Schlereth identifies the cosmopolites of the Enlightenment as the third generation of cosmopolites, the first being the Ancients (Greeks and Romans), and the second being the moderns of the Renaissance (Bacon, Locke, Newton, Bayle, and Leibnitz). This third generation was influenced by the two first generations. “But the Enlightenment cosmopolites developed an even wider definition of the ideal and extended its appeal to a broader, although still elite, membership. Antiquity’s cosmopolites made their greatest contributions to the ideal in formulating its political and philosophical tenets; the Renaissance and early modern cosmopolites pursued its additional religious and social ramifications—especially when they confronted religious pluralism or became conscious of themselves as an emerging intellectual class. Enlightenment cosmopolites assimilated these earlier characteristics of the ideal while grappling with its further implications in science and economics. Employing this legacy of past expressions of cosmopolitanism as points of reference, inspiration, and departure, the Enlightenment philosophes formulated a distinctive mental attitude that can be viewed as one of the common denominators underlying the variety of eighteenth-century thought.”
The sociology of an International class:
“The typical eighteenth-century philosophe aspired to be a cosmopolite, and in turn, the cosmopolite was, by the Enlightenment’s own presumptuous definition, pictured as a typical eighteenth-century philosophe.”
The philosophes were all, to a certain degree, educated with classical Greek and Roman lettres. Schlereth suggests that the reason why they turned to the classics is that they were looking for non religious thinking about contemporary issues.
Paris as the capital of the Enlightenment and cosmopolitanism.
Many philosophes of the Enlighenment regarded Paris as the capital of cosmopolitanism and of Enlightenment.
The diffusion of ideas:
Diners organised by aristocrats were the more virile equivalent of the salons organised mostly by erudite women.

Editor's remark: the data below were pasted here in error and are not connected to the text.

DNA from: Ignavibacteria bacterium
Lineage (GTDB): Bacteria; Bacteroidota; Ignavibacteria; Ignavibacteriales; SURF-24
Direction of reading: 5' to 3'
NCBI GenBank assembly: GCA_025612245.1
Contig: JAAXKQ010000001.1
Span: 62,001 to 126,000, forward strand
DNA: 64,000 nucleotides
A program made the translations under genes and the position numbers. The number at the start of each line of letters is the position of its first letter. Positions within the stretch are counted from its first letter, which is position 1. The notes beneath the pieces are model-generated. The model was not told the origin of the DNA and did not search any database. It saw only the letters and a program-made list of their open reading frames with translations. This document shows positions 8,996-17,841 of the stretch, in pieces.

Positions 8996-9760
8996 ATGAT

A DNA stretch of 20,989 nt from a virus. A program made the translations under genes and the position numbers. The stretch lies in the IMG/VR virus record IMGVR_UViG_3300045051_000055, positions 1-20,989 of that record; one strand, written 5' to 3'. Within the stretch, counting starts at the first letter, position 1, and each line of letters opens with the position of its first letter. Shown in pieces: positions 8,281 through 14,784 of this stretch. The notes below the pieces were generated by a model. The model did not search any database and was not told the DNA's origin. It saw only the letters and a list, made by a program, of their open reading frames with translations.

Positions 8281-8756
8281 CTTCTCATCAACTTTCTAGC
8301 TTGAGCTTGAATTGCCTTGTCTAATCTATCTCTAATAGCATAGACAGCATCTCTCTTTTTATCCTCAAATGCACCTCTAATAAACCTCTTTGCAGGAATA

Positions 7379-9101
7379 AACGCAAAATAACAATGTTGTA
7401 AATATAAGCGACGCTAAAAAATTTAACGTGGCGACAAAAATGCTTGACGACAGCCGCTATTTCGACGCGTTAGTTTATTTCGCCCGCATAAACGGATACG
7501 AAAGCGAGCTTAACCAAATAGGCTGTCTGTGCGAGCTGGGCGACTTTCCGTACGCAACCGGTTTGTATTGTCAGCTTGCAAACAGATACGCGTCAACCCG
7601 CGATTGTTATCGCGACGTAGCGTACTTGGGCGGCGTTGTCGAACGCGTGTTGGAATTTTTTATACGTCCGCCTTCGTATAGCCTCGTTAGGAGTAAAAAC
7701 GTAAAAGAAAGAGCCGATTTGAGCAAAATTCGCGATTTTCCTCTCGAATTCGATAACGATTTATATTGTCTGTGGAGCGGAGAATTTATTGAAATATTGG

Journals and publications were the means to diffuse the philosophes’ ideas. Nouvelles de la république des lettres was founded by Pierre Bayle in 1684, Nouvelles de la république des lettres et des arts was founded by Pahin de Champlain de la Blancherie, and Journal étranger, edited by Prévost, Fréron and Suard, had as its editorial policy to combine “the genius of each nation with those of all the others”.
Philosophes were some kind of a “band of brothers”. They were extensively exchanging ideas between each others through correspondence. The ideal of the world citizen was realised by the unique class formed by the philosophes, or what the contemporary word “intellectual” could translate in our present discourse. They were neither from the nobility nor the bourgeoisie. They considered themselves as forming a class of their own.
Economic and political theory of World order:
However, Hume and Voltaire considered the merchants to be cosmopolites. The idea of a commercial society and economic interdependence is linked with the idea of a more civilized world and widening tolerance.
“The idealization of the cosmopolitan merchants can be traced to the middle-class origins of many philosophes. For while they appealed to economic principles and programs that they considered universal in scope, they did so quite naturally in terms of the specific interests of the social group that they considered to be the most progressive class of their time, that is, the emerging bourgeoisie or haute bourgeoisie from which so many of them originated.”